Reflection On Marxist Ideology Essay Research Paper

Reflection On Marxist Ideology Essay, Research Paper Communism ?Capital is not personal, but social power and product.? (Carl Marx) Carl Marx, perhaps one of the most influential philosophers in history, is widely remembered for the revolutionizing ideologies he presented in the Communist Manifesto.

Reflection On Marxist Ideology Essay, Research Paper

Communism

?Capital is not personal, but social power and product.? (Carl Marx)

Carl Marx, perhaps one of the most influential philosophers in history, is widely remembered for the revolutionizing ideologies he presented in the Communist Manifesto. Marx was certainly a man of great intelligence and vision. His many visions about capitalistic development are constantly reflected in today?s society. Job alienation is certainly rampant. Most individuals have a ?TGIF; Monday sucks? mentality. To most people work rather than happiness is the meaning of life; nothing is ever enough?everyone wants more, More, MORE. The bourgeois are running things, as a large portion of the world?s resources and wealth is in the hands of a select few. The immediate question that then comes to mind is whether this is advantageous to society. To correctly answer this deep question, one must look at the pros and cons of the socialist ideology.

In theory, socialism has several observable benefits. For one, the equality of humankind presents itself as an important theme. The capitalistic bourgeois/proletariat relationship that exists is destroyed. Consequently, the exploitation of the proletariat by the bourgeois is non-existent. Work now takes on a different meaning?instead of being the result of greed and necessity, work becomes a means of helping and interacting with society. In the truest form of communism, acquiring wealth is an unnecessary evil?instead society provides the individual with an adequate standard of living and vice versa. Ultimately, an ideal communist state is practically a Utopia. Marx clearly predicted that a state of Utopia would form with a transition from communism. (Marx detailed steps to reaching Utopia include: primitive socialismà feudalismà capitalismàsocialismà communismà Utopia.)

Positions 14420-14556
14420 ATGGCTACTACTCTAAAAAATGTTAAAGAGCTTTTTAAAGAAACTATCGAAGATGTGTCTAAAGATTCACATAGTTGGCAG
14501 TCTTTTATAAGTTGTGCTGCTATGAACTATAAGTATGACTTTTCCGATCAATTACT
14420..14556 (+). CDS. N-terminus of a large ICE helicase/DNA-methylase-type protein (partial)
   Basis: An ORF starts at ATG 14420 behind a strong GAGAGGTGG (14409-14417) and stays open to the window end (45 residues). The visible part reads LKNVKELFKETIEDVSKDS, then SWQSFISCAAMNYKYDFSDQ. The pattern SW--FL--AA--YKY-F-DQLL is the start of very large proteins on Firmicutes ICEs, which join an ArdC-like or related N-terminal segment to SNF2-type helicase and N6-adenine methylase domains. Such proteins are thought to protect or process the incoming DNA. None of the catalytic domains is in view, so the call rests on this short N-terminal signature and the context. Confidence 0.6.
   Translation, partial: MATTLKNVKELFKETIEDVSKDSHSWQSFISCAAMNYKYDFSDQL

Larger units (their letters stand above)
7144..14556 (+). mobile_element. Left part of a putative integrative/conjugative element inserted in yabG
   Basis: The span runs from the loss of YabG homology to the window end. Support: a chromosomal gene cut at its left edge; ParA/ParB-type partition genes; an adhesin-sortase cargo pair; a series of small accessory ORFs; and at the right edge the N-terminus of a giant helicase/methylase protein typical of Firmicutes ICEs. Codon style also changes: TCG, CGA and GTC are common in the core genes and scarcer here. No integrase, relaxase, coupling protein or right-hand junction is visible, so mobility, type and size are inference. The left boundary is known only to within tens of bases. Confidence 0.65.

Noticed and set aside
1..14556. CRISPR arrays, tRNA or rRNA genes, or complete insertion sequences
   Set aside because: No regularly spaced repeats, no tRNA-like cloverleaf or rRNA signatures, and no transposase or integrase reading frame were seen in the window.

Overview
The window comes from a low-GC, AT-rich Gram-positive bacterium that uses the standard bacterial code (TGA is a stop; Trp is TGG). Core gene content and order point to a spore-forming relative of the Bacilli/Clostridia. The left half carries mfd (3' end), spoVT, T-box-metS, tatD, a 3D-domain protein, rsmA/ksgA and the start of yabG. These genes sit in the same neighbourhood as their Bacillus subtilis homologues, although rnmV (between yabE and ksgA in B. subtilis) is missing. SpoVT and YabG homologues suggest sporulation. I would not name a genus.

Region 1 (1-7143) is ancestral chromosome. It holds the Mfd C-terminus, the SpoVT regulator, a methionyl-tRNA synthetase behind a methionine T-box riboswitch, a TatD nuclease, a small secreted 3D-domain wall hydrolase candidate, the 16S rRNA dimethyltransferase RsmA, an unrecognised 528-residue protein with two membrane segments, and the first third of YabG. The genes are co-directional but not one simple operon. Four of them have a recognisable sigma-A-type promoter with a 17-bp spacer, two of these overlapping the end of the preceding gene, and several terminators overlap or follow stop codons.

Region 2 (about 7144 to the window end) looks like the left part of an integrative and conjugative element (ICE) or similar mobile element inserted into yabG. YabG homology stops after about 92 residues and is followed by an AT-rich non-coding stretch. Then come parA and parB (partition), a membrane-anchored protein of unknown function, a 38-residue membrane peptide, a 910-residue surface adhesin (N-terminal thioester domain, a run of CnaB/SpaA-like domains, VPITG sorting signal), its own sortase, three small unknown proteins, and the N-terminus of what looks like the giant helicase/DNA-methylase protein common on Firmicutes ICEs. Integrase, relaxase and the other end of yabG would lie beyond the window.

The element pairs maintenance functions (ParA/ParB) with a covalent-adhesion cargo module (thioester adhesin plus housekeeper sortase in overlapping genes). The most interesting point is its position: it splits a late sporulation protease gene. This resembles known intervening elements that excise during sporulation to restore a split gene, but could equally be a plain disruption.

While communism has its benefits, the reality of reaching these benefits is literally non-existent. Even Marx predicted that this would be the case!?he said that in the presence of capitalism, communism will lose. This is a very interesting statement, and clearly implies that the socialistic ideology is not perfect. Communism is a Utopia, and therefore it arguably cannot exist. Communism calls for the cooperation of too many individuals. Everyone would have to be a productive member of society. Politicians and government officials would have to govern flawlessly. Any form of corruption could not be tolerated, as it could bring about total anarchy and downfall. In addition to these troublesome ?technicalities,? the idea of public goods does not always result in the desired outcome. For example, imagine the creation of a public lawnmower. As opposed to a private owner who would try to preserve the longevity of the lawnmower, the public would have no real incentive to take care of the lawnmower. Certainly, private ownership provides to the preservation of goods and resources. Also, take into consideration the status of the US public school system as compared to the US private school system. Private schools have done remarkably better at producing better results and using less money when compared to US public schools. To an extent this can also be said for private health care?in comparing England?s and Canada?s health care systems to that of the US. Lastly, the communist ideology destroys competition. With no competition people do not have an incentive to advance. Inferior products that lack quality and improvement are made. Inferior services that lack needed advancement?such as health care?are provided. This is not to say that this is the case with all services and products. However, without competition there is no real desire to change the norm, regardless of how good or bad it is. This would be especially damaging to advances in medicine, science, and research. 0.